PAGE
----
COLLEGE PARK, Md., February 18, 2014 – Hilary Hahn is in danger of becoming entirely relevant in the new music community, a rare distinction for such a “mainstream” classical performer. In 2012, she teamed up with prepared piano master Haushka to create the luminous and memorable album “Silfra.” One year later, she would release “In 27 Pieces: the Hilary Hahn Encores,” a dual disc collection of wildly diverse violin encores with piano accompaniment by Cory Smythe.
This more recent release is a fascinating snapshot of the current new music scene, featuring, as it does, immortalized performances of each work that will give any number of composers a strong case of recording envy.
Hahn’s playing meshes impeccably with the fine craft of pianist Cory Smythe, lending an aura of perfection to each track. Yet as predictable as the performance quality is the fact that this album is an uneven collection in terms of compositional quality.
David Lang’s “light moving” is a predictable, shimmering nugget of sound from this minimalistic master, while Paul Moravec’s “Blue Fiddle” is an emotionally intense and aggressive work whose meandering tonality will not to be every listener’s taste. In certain cases it seems that composers featured on this recording simply tried to accomplish too much in too short of a timespan, an understandable and forgivable impulse for anyone faced with the possibility of a recorded Hahn performance.
The far superior second disc begins with the evocative “Coming To” by Christos Hatzis. Building on gentle undulating textures interspersed with unsettling glissandi and moments of quasi-improv-sounding interludes, the work seems to evoke the state of a somewhat peaceful but confused “waking,” whether it is meant to be a metaphorical or a literal picturing. Just as quickly as the listener “comes to,” they are on their feet and moving frenetically. It is a lovely work that leaves us wanting more.
Jeff Myers’ “The Angry Birds of Kuwai” and Mark Anthony Turnage’s “Hilary’s Hoedown” are wonderfully witty character pieces, while Valentin Silvestrov’s simply named “Two Pieces” are tuneful and gentle little musical pearls that provide a wonderful contrast to the works yet to come.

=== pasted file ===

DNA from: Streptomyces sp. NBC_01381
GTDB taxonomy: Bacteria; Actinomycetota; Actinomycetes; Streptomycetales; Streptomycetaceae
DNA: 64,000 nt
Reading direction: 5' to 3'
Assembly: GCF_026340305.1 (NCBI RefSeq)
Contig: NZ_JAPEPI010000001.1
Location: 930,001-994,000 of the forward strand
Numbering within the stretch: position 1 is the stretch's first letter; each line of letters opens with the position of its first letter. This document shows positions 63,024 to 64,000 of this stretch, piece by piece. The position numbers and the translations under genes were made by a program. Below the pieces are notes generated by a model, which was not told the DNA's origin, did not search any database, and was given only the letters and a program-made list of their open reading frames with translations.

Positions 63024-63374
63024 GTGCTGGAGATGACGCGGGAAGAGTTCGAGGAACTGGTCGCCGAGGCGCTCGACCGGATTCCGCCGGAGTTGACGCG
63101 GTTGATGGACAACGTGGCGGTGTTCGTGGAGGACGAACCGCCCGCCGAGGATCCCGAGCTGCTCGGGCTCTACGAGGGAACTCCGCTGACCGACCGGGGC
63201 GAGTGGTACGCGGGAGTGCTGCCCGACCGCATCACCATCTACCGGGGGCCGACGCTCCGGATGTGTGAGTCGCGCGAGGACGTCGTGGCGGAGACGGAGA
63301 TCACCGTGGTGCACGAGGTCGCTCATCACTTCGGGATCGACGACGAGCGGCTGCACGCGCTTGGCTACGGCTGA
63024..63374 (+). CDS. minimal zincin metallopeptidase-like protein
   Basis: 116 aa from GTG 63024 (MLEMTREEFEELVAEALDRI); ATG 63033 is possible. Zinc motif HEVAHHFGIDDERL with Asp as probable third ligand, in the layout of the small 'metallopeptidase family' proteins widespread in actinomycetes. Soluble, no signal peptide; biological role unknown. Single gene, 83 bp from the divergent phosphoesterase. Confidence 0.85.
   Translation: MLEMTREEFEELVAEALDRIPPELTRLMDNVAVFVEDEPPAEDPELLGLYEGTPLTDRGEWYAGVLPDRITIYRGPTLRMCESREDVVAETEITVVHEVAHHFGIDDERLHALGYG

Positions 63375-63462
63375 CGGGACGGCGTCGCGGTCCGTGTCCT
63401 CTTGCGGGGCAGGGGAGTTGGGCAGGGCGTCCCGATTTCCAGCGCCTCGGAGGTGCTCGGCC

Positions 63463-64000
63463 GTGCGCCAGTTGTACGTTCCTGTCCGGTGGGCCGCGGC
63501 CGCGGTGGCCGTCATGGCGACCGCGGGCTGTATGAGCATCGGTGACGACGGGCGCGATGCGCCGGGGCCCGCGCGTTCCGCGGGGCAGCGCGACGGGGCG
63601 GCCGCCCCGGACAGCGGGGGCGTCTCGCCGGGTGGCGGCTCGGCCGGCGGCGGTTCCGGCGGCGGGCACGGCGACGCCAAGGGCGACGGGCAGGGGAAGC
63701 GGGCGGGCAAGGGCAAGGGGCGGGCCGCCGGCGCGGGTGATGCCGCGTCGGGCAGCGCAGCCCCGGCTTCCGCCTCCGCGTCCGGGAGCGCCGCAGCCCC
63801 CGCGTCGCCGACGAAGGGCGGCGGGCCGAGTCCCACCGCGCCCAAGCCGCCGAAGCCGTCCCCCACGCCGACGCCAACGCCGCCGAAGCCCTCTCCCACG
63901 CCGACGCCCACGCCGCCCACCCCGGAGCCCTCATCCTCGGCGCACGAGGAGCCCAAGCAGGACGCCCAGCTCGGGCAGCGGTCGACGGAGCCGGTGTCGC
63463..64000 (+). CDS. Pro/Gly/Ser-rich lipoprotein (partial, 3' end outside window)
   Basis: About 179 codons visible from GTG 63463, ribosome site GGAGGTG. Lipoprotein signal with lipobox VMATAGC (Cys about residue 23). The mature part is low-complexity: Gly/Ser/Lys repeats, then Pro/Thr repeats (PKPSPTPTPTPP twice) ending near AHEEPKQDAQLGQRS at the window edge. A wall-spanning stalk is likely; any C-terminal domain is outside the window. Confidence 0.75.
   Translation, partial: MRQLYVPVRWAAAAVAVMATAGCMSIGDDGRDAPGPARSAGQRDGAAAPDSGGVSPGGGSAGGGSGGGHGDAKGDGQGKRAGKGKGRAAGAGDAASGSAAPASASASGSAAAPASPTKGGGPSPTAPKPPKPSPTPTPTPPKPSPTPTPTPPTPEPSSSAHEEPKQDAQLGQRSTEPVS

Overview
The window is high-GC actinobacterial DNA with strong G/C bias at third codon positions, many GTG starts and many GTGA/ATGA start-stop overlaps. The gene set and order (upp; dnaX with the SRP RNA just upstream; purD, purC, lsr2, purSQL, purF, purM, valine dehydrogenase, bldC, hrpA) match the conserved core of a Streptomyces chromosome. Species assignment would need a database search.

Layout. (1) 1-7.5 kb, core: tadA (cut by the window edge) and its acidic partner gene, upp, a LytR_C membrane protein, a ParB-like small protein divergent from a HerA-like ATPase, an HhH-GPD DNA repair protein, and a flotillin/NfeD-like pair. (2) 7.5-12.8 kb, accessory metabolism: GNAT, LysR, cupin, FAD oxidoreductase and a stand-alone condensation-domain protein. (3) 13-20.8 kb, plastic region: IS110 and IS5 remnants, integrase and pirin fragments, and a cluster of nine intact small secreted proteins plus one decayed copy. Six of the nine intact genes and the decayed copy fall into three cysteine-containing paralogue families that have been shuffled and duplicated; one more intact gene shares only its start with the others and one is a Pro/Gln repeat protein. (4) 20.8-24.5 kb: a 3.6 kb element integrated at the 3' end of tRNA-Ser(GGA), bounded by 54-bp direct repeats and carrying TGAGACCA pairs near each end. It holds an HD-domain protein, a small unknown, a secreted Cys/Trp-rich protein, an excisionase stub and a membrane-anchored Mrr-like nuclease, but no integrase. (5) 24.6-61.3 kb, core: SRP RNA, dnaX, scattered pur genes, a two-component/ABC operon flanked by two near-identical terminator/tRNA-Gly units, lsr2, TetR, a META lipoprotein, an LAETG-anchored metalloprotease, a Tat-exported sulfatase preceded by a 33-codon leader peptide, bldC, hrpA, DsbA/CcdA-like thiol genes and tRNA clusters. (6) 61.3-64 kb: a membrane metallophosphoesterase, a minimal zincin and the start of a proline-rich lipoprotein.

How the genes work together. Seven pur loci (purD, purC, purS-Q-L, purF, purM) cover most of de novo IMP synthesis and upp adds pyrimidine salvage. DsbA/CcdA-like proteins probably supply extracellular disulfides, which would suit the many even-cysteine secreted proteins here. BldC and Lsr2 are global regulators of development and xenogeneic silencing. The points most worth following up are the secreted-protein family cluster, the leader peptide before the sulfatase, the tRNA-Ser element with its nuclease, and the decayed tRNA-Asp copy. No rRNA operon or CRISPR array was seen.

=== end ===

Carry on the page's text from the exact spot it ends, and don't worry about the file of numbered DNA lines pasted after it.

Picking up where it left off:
Kala Ramanth’s “Aalap and Tarana” is a real highlight of this set, transporting the Hahn/Smythe duo into a decidedly eastern sound world through the judicious combination of traditional and extended techniques on both instruments.
Tina Davidson’s “Blue Curve of the Earth” grows from a tiny pizzicato figure into a lyrical world that literally seems capable of embracing the horizon. It is a shamelessly lovely piece. Michiru Oshima’s “Memories” begins in a similar fashion, but ultimately attempts to pack too much material into a four-minute piece, an understandable yet over-enthusiastic gesture for which, perhaps, he should be forgiven.
It is somewhat difficult to understand what composer Nico Muhly is trying to express in his “Two Voices.” The piano accompaniment drones softly on only a handful of repeated notes in Goreckian manner, while (presumably) the other “voice” in the violin dances confusedly around this evocatively simple accompaniment. One is left with the sense that this is an incomplete sketch rather than a cohesive work worthy of this young composer’s already considerable renown.
It was a fitting choice to conclude this recording with Max Richter’s “Mercy.” Aside from being achingly beautiful, this composition is perhaps the most complete and unified work to appear on this album.
Growing from a simple repetition of pedaled piano chords and single lyrically pronounced mid-range notes in the violin, Richter’s music expands gradually and perfectly into a colossal yet lyrical statement of profound effect. The work’s bewitching climax offers a mere taste of this moment, however, dissolving quickly and returning to the melancholy opening theme, which itself finally fading into the pedal-sustained tones of the piano.
The effect of this composition is not unlike glimpsing the image of a theatrical performer exiting the stage sadly, unfulfilled and desirous of redemption despite having actually performed well. “Mercy” proves to be an ideal curtain call for this album, and hopefully a hint at future such recordings to come from this fine pair of performing artists.
In the final analysis, this is an album likely to receive varying critical appraisals. New tonalists might lament some of the spikier music appearing on this album, while besieged modernists will deride what they might perceive as the willful indulgence of “regressive” composers.
For those listeners who might find the music on this album initially underwhelming, we can offer assurance that this is an album whose worth grows with every listening. True, not every work is a modern masterpiece worthy of its star performer. But most of the works included here are indeed important and beautiful musical statements.
It is amusing to read in her liner notes to this collection that Hahn made “nervous cold calls” to a number of composers. She needn’t have been concerned. One can only imagine the resulting joyful backflips (metaphorical and literal) that these composers must have spontaneously indulged in after hanging up the phone.
“In 27 Pieces” includes the works of both established and emerging composers, making it an ideal model for future imitators. Hilary Hahn has reminded us that there is no shortage of quality music being written by living composers, and we can only hope that other performers take her enthusiastic cue.
For both newer composers and lovers of music new and old, we can now combine our admiration of Hahn’s flawless playing with a sincere appreciation of her surprisingly humble and respectful patronage of notable yet often unfairly obscure living composers journeying through various stages of their careers.
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